- Career services: Many bootcamps provide career services to help students find employment after completing the program, including resume building, interview preparation, and job placement assistance.
- Lower cost: Coding bootcamps are often less expensive than traditional degree programs, making them a more affordable option for those who want to learn coding skills.
- Limited depth: Bootcamps typically cover a narrow range of coding skills and may not provide a comprehensive understanding of computer science topics. This can make it difficult for graduates to adapt to new technologies and programming languages.
- Lack of accreditation: Many coding bootcamps are not accredited institutions, which means that their programs are not recognized by traditional educational institutions or employers.
- Intense workload: Bootcamps are designed to be intensive and fast-paced, which can be overwhelming for some students, particularly those who are new to coding.
- Not for everyone: Coding bootcamps are not a good fit for everyone. They require a lot of self-discipline, motivation, and hard work, and may not be suitable for those who prefer a more traditional classroom-based learning environment.
Self-Directed Learning and On-the-Job Software Development Experience
Self-learning and on-the-job experience can be the most cost-effective option for becoming a software developer. There are many free and low-cost online resources for learning programming languages and other software development skills, and entry-level jobs in software development can provide valuable experience and exposure to real-world projects. However, this approach requires a lot of self-discipline and motivation, and it can take longer to gain the skills needed to land a job. Additionally, some employers may prefer candidates with formal education or certification.
If you’re looking for something that acts a bit like a coding bootcamp, but that still falls into the category of self-directed learning is a project called freeCodeCamp. freeCodeCamp is a non-profit that puts structure around the learning process for software development. It has thousands of hours of curriculum organized to help you pace yourself and keep moving forward.
The cost and pros and cons of each method for becoming a software developer can vary depending on your goals, preferences, and resources. College degrees can provide a comprehensive education but can be expensive and time-consuming, while bootcamps can provide quick and focused training but may not cover as many topics. Self-learning and on-the-job experience can be the most cost-effective option but require a lot of self-discipline and may take longer to gain the skills needed to succeed in the field.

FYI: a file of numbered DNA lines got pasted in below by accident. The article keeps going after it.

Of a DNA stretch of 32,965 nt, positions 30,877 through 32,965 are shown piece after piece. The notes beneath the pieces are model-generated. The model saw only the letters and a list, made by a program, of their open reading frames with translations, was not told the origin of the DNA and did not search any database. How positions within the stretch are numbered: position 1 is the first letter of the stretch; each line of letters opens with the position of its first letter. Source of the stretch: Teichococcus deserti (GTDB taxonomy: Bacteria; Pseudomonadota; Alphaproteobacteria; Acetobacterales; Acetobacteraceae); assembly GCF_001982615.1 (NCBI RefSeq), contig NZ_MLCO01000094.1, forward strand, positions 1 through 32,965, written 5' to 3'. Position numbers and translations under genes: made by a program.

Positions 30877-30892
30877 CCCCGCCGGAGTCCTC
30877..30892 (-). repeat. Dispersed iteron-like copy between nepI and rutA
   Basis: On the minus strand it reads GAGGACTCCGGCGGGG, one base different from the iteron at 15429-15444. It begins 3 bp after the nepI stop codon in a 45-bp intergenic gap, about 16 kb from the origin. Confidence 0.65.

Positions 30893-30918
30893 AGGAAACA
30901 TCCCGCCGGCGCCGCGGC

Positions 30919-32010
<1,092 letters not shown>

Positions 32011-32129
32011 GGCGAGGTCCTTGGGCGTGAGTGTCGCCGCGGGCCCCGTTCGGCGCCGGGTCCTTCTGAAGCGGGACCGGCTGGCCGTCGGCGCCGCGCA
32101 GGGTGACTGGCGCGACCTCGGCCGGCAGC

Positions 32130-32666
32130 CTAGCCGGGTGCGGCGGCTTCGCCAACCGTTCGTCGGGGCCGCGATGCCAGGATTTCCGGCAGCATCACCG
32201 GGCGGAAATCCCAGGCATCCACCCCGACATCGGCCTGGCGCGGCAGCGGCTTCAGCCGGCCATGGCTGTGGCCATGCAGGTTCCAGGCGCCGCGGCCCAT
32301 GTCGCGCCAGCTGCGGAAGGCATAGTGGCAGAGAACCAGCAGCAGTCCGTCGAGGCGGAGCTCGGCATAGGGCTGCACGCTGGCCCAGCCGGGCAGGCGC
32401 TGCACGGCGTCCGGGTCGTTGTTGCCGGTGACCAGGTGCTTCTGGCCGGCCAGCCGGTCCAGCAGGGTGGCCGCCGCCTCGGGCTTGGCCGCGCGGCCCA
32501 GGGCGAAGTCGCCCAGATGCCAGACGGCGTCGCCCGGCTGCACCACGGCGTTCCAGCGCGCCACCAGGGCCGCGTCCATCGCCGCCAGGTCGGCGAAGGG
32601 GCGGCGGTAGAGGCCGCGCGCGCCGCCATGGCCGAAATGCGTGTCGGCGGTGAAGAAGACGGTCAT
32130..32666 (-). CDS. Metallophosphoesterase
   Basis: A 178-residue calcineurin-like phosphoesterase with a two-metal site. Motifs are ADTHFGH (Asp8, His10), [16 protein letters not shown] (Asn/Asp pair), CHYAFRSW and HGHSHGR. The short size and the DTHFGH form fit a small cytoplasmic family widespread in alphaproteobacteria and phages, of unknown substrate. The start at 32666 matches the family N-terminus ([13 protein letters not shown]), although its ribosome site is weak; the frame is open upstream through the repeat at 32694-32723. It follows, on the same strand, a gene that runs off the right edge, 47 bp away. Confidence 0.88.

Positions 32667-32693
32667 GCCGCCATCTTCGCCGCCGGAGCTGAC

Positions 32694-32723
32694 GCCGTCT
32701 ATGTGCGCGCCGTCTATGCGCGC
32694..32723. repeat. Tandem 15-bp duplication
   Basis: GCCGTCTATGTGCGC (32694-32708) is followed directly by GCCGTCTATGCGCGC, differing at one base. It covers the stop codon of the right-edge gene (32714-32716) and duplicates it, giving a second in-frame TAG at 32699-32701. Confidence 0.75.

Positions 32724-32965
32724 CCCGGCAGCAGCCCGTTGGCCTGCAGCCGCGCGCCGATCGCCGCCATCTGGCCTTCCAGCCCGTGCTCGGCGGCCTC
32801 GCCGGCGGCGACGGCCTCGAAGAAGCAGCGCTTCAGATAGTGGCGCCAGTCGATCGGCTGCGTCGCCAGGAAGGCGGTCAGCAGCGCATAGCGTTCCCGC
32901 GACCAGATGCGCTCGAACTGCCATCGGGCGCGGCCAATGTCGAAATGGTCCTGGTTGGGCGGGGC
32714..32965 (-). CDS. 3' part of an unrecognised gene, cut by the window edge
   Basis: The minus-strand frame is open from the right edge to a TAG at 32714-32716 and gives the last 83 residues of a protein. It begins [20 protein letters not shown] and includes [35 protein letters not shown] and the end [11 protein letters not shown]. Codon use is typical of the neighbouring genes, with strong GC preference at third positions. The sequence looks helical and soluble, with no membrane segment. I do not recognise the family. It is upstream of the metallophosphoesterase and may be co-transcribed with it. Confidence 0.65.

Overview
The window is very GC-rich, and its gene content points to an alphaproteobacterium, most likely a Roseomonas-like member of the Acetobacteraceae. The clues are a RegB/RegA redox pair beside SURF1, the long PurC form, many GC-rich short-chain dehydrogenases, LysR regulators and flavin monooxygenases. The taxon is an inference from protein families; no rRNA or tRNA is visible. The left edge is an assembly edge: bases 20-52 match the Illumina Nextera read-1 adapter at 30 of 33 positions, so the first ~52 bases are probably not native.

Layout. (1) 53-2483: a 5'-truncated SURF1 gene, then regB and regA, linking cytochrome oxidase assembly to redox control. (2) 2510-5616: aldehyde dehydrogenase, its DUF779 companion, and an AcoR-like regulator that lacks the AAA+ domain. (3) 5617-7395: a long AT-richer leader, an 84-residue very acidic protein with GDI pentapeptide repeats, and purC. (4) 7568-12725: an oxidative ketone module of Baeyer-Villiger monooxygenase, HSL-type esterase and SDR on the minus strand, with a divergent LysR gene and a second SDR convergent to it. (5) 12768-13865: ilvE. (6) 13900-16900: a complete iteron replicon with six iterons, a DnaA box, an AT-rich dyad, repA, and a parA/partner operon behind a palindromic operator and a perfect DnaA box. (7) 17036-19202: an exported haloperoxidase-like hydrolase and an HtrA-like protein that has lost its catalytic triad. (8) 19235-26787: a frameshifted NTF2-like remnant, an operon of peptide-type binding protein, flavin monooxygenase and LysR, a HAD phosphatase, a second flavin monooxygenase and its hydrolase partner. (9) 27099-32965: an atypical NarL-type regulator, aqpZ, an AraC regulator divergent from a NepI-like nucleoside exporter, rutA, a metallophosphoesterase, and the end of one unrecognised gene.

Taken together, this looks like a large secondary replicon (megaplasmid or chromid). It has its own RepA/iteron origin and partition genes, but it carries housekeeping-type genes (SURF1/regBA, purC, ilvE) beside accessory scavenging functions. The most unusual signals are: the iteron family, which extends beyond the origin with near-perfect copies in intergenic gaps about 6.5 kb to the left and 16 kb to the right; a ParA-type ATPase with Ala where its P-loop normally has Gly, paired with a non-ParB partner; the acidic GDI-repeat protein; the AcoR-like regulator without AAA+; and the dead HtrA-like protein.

Pros and Cons of Using Self-Directed or On the Job Software Development Learning
- Flexibility: Self-paced or on-the-job learning allows you to learn at your own pace and on your own schedule, which can be beneficial if you have other commitments like work or family.
- Practical experience: On-the-job learning provides you with hands-on, practical experience working on real-world projects, which can be valuable when it comes to building your skills and preparing you for a career in software development.
- Cost-effective: Self-paced learning can be a more cost-effective option, as there are many free or low-cost resources available online, including tutorials, blogs, and videos.
- Customizable: Self-paced or on-the-job learning allows you to focus on the specific skills or technologies that interest you, rather than having to follow a prescribed curriculum.
- Lack of structure: Self-paced learning can lack structure and guidance, which can make it difficult to stay motivated and on track.
- Limited feedback: On-the-job learning may not provide as much feedback on your work as a traditional educational environment, which can make it difficult to know if you are on the right track.
- Difficulty getting started: Self-paced or on-the-job learning can be challenging if you don’t know where to start or what resources to use.
- Limited networking opportunities: Self-paced or on-the-job learning may not provide as many networking opportunities as a traditional educational environment, which can make it more difficult to build connections and find job opportunities.
Hopefully the information I’ve provided for you here gives you a good start in your pursuit of a career path that involves software development.
One quick piece of advice that is in order: don’t get stuck in the “analysis paralysis” mode, where you have a hard time making up your mind because there seem to be too many options. Take enough time to make a decision, then take action.